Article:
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Archive for the ‘Other’ Category

What money can buy

A while back, I mentioned Jacob Needleman’s Money and the Meaning of Life. One of the points Needleman makes is that for almost any problem in life there is a very specific amount of money that will solve it.

If you are building a software company and have figured out how to scale, there is usually a specific amount of money that will help you execute your plan. This is what VC’s provide.

If you have an incredible idea but no time to build it, a specific amount of money will allow you to quit your job to focus on your startup. An angel investor might provide this.

If you are sick of hosting your own blog, there is a specific amount of money that will help you remove that problem from your life.

If you want your son to be a racecar driver when he grows up, there is a specific amount of money you can expect to invest in that goal.

If you want to impress your sweetie on Valentine’s Day, you can think of a specific budget to lavish her with gifts, flowers, and a dinner at a fancy restaurant.

BUT … there are some problems that can’t be solved entirely with money – it’s important to know the difference.

Happy Valentine’s Day – spend some time today appreciating the things that money can’t buy.

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Envision then do

You have to know exactly how you want the music to sound in your head, hear exactly how it actually sounds in the room, then bring the two as close together as possible.

That’s paraphrasing a knighted British conductor – I read the quote at school more than twenty years ago and since then haven’t been able to find who actually said it. If you know, please tell me.

When you get pretty good at something, you can start doing it without thinking. Perhaps you can get up in front of people without having to prepare or write without having anything to say. Maybe you can start hacking away on a software project before you really know what you want it to do.

In some ways that’s good. If you want to improve your craft, you have to do it. Sometimes it’s best just to dive in and see what happens.

Sometimes it’s not so good. You can spend an afternoon or a week or a year building something that nobody wants.

So it makes sense to balance doing with envisioning. Before you sit down to practice your craft, ask yourself the simple question, “What am I trying to accomplish?” Picture the outcome in your head. What does it look like? How do I get there?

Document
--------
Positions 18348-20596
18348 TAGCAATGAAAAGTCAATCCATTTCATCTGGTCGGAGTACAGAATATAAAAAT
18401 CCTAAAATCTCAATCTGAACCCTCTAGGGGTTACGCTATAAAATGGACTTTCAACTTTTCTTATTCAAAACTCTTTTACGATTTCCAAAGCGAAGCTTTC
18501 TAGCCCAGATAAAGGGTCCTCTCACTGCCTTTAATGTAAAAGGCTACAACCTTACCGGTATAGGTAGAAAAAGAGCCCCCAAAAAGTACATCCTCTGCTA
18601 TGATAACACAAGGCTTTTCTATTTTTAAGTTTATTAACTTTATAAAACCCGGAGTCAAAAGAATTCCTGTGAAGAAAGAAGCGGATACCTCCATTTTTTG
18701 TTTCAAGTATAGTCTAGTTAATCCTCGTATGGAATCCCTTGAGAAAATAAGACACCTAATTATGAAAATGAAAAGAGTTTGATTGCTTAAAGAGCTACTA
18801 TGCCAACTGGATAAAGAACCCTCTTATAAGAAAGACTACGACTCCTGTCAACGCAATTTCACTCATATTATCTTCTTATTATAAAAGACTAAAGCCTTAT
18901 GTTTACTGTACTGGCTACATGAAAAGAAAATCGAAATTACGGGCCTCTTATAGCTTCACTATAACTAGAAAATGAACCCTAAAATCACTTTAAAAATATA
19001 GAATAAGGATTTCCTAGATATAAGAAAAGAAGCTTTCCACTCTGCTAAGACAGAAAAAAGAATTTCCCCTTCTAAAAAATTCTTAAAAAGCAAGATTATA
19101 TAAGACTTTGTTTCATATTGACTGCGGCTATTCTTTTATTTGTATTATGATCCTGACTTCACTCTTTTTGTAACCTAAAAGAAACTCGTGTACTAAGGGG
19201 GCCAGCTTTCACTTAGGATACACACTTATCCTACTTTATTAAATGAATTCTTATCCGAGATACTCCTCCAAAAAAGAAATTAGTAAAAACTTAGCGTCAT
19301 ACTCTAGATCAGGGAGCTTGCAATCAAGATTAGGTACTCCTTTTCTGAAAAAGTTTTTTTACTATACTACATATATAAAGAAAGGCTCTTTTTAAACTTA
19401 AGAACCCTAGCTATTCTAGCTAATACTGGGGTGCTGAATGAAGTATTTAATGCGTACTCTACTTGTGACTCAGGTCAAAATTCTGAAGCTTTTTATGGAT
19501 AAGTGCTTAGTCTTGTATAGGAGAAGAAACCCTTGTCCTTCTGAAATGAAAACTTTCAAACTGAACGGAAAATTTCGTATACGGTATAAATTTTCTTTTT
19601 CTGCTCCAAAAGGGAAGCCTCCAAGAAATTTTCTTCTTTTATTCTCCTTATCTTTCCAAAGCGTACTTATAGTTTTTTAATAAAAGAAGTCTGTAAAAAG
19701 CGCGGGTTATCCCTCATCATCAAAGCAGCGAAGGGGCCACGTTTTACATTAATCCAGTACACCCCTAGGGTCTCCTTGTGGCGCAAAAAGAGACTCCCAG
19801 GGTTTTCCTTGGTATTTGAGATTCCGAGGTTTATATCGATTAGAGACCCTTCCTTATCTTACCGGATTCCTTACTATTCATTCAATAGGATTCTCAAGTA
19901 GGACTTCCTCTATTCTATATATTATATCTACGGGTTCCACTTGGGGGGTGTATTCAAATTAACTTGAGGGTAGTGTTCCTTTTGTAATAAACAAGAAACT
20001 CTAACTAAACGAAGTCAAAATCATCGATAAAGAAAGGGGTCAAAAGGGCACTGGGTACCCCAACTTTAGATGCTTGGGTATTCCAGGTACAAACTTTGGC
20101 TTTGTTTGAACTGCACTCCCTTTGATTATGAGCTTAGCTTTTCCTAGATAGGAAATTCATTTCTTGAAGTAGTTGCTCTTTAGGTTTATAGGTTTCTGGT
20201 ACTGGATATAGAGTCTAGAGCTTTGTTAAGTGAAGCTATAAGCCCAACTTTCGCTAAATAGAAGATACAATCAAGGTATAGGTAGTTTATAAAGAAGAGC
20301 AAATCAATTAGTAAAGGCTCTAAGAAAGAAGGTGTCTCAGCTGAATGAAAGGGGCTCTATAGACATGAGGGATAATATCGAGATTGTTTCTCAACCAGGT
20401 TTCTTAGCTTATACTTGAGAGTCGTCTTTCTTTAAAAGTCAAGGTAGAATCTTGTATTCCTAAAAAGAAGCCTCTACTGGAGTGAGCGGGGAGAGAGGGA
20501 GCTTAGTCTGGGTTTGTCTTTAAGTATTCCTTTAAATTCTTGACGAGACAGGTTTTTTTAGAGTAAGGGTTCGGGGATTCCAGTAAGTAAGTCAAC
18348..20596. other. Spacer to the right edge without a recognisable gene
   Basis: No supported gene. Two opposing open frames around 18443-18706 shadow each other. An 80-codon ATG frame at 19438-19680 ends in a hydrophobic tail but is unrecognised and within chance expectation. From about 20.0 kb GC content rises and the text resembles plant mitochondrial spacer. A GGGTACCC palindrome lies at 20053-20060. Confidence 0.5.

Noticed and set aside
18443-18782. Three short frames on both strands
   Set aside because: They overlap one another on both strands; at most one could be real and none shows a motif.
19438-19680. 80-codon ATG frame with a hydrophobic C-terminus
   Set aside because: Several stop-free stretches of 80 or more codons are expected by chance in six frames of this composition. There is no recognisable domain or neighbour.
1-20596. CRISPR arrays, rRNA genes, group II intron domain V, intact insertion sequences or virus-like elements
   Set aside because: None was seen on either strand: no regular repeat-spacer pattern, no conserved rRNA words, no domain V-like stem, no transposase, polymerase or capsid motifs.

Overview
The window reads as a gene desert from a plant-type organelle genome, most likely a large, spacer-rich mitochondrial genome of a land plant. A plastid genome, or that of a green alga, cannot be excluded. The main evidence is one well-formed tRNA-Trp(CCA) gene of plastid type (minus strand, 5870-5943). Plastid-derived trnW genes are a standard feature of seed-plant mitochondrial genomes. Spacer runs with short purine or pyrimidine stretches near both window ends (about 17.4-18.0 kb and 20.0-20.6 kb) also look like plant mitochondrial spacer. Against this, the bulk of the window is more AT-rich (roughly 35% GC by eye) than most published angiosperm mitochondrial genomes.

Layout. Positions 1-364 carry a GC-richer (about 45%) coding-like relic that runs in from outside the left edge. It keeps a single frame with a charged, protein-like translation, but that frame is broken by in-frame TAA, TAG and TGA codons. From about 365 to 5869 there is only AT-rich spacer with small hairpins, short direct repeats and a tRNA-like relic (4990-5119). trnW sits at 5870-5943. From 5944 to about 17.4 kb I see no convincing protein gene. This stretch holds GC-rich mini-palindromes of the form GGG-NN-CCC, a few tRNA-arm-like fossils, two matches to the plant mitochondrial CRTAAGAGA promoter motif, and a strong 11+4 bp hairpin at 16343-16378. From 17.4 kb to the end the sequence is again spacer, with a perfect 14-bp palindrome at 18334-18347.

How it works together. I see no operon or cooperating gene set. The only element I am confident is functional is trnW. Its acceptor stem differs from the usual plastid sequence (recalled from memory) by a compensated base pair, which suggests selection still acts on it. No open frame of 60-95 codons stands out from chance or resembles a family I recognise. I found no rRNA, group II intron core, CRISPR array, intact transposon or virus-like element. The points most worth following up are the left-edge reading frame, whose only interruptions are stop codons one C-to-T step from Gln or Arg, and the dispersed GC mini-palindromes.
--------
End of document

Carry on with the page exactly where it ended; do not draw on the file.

Got it in your mind? Good. Now sit down and make it happen …

BUT – as that conductor pointed out, the “music” you envision in your head never sounds exactly the same as the music in the room.

On the way to building the software you envisioned, you found shortcuts or obstacles or serendipitous detours. Sometimes you have to plow past these to realize your vision – but sometimes you have to alter your vision to take advantage of what your software and your customers tell you. Building software is an ongoing negotiation between what’s desirable and what’s possible.

Whether you’re creating software, making music, writing a blog, or sculpting, the goal is to maintain a lofty vision while bringing your vision and your reality as close together as possible.

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There are some things in life where it’s important to do a great job. For example, the difference between being an OK musician and a great musician is an enormous amount of work … but it’s worth it, both to the musician and the audience.

Surprisingly, there are things where it’s NOT important to do a great job – it’s only important to do it. And trying to do a great job where you shouldn’t can actually prevent you from doing a great job where you should.

I thought about this yesterday while shoveling snow. The difference between shoveling and not shoveling is huge – you can’t get your car out of the driveway if you don’t clear a path. But the difference between shoveling and shoveling perfectly is insignificant. Does it really matter if there are little strips of snow between shovel strokes? Does it really matter if the sidewalk has perfectly square edges? No. It’s snow – it’s going to melt eventually anyway. Just push the snow around to clear a path for your car and clear a path for pedestrians as quickly as possible – time saved doing a mediocre job shoveling is time that can be spent doing something more worthwhile.